Parents should be aware of this aspect of games as it means that children can be in contact with strangers. There are simple settings and strategies to keep this safe on all consoles and mobile devices.

Trading virtual items

Online games that don’t offer direct gameplay interactions with strangers often enable players to interact with each other to exchange items and power-ups. Rocket League, for example, is a game that is played online against other players that also has a substantial trading element to the experience.

Players earn special paint colours and decorations for their vehicles by paying for passes and performing well in the game. They can then trade their hard-won items with each other. Although this kind of trading isn’t usually actively encouraged in the game there are usually third-party apps that enable players to connect and trade.

It’s important for parents to understand how this works as children can be incentivised to make connections with adults with the allure on rare items. Also, children can want to spend more money on games to unlock more items to trade.

Parents should be aware of this aspect of games as it means that children can be in contact with strangers. There are simple settings and strategies to keep this safe on all consoles and mobile devices.

Sharing information

Playing any aspect of an online game will usually require you to set up an account for the game. This may be on the game console or tablet itself or on a related website. This enables the player to have their own online profile and persona.

It’s important for parents to be the ones setting up these accounts so they can control the parental settings and select appropriate levels of privacy. Linking a parent’s email address to these accounts also ensures that any online messages are read in a timely fashion.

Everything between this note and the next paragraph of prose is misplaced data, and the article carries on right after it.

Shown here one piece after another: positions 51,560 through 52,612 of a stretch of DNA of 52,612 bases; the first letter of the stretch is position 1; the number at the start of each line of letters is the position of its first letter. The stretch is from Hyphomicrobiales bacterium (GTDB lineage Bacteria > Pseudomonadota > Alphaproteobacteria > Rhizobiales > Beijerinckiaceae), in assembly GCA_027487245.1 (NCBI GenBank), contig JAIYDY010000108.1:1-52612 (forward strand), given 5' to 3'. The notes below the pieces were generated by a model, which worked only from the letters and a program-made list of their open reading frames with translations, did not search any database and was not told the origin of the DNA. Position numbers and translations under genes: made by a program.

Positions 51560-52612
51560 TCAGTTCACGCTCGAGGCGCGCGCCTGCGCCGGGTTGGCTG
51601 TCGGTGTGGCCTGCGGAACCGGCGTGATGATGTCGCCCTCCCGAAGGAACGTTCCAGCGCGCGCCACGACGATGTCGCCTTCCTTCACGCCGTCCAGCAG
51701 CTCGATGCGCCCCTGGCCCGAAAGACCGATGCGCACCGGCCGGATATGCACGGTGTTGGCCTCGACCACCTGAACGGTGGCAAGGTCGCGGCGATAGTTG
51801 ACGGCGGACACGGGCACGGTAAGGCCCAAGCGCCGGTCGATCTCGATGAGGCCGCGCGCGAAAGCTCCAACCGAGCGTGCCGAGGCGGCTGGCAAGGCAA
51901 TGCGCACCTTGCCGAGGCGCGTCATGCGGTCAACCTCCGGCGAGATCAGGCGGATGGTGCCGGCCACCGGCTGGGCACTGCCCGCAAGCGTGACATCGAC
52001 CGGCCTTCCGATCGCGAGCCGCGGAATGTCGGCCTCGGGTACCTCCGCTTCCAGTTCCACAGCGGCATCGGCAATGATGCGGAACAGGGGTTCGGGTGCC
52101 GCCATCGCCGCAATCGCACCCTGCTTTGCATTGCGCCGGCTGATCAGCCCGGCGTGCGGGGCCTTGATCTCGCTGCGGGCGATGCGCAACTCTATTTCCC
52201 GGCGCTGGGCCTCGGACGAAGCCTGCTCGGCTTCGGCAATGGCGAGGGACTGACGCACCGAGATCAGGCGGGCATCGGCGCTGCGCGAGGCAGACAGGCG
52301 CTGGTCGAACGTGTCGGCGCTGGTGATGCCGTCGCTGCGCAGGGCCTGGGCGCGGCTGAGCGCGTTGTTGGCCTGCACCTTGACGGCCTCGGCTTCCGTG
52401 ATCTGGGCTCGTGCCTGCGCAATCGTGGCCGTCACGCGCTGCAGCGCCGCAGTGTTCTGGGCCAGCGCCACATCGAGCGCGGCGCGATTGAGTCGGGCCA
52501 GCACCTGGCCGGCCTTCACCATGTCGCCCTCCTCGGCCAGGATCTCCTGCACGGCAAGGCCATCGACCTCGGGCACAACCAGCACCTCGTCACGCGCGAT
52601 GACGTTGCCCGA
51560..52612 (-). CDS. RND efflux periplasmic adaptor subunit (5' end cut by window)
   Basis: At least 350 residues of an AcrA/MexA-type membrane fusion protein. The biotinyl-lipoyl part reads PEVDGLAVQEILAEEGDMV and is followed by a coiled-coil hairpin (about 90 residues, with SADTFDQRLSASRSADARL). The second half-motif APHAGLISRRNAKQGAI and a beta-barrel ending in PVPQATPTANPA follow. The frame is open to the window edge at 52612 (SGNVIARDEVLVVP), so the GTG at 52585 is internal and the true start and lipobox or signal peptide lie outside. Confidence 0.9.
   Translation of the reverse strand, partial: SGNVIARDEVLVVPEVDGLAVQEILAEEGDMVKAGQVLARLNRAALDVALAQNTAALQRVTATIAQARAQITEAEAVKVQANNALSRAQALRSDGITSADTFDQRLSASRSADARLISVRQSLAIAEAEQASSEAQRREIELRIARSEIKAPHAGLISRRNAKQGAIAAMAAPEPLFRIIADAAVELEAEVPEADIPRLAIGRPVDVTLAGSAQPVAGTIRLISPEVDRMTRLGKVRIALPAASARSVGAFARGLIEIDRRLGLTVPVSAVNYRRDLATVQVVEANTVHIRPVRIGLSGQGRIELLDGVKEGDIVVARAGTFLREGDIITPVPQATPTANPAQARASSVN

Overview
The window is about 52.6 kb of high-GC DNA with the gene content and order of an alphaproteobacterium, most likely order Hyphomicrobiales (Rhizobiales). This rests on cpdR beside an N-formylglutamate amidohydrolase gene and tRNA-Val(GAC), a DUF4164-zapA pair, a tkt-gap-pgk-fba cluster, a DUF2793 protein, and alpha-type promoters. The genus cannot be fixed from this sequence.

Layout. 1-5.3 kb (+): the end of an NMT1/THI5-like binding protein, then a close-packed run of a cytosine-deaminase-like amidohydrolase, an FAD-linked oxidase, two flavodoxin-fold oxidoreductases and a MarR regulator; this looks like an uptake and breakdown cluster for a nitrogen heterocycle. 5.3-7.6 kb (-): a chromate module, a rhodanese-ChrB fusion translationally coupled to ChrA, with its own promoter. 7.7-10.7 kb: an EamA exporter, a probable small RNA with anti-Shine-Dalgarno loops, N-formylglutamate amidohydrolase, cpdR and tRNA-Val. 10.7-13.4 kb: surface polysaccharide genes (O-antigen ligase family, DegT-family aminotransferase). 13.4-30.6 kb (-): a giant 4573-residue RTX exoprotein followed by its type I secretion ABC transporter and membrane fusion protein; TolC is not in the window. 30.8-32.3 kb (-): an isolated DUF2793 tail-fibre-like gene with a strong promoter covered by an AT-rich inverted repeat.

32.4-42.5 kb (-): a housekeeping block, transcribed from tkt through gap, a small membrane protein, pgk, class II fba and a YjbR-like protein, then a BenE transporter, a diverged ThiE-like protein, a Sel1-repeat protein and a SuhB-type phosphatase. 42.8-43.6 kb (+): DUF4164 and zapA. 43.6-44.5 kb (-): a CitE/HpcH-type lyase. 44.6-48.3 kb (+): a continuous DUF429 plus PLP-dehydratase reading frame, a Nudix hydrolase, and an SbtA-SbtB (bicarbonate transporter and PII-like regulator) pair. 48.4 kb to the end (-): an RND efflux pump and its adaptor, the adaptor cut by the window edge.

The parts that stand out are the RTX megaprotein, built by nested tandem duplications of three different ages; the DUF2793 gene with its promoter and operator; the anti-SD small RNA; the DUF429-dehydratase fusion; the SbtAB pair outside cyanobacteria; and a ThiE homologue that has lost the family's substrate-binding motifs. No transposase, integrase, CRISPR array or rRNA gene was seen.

Social media gaming

Another aspect of online gaming is the blurring of the boundary with social media. As detailed in the recent OFCOM report, most children’s first experience of an online interaction with a stranger will be in a game rather than pure social media.

Add to this the fact that many social media platforms are combining games and game-like features and the two need to be considered as a whole by parents. This is important as it ensures that issues such as bullying, strangers, over sharing, fraud and scams are also considered and talked about for online games as well as Snapchat or Instagram.

Watching other people play

A popular and growing part of online gaming culture is watching videos or live-streams of other players. Sometimes children watch because the video is from a famous or popular YouTuber. Other times they watch because they want to learn about a game.

Watching these videos together is important to ensure you know who and what they are watching. These videos can often be edited to include inappropriate clips such as the Momo Challenge character, or the person playing can use bad language.

How popular is gaming?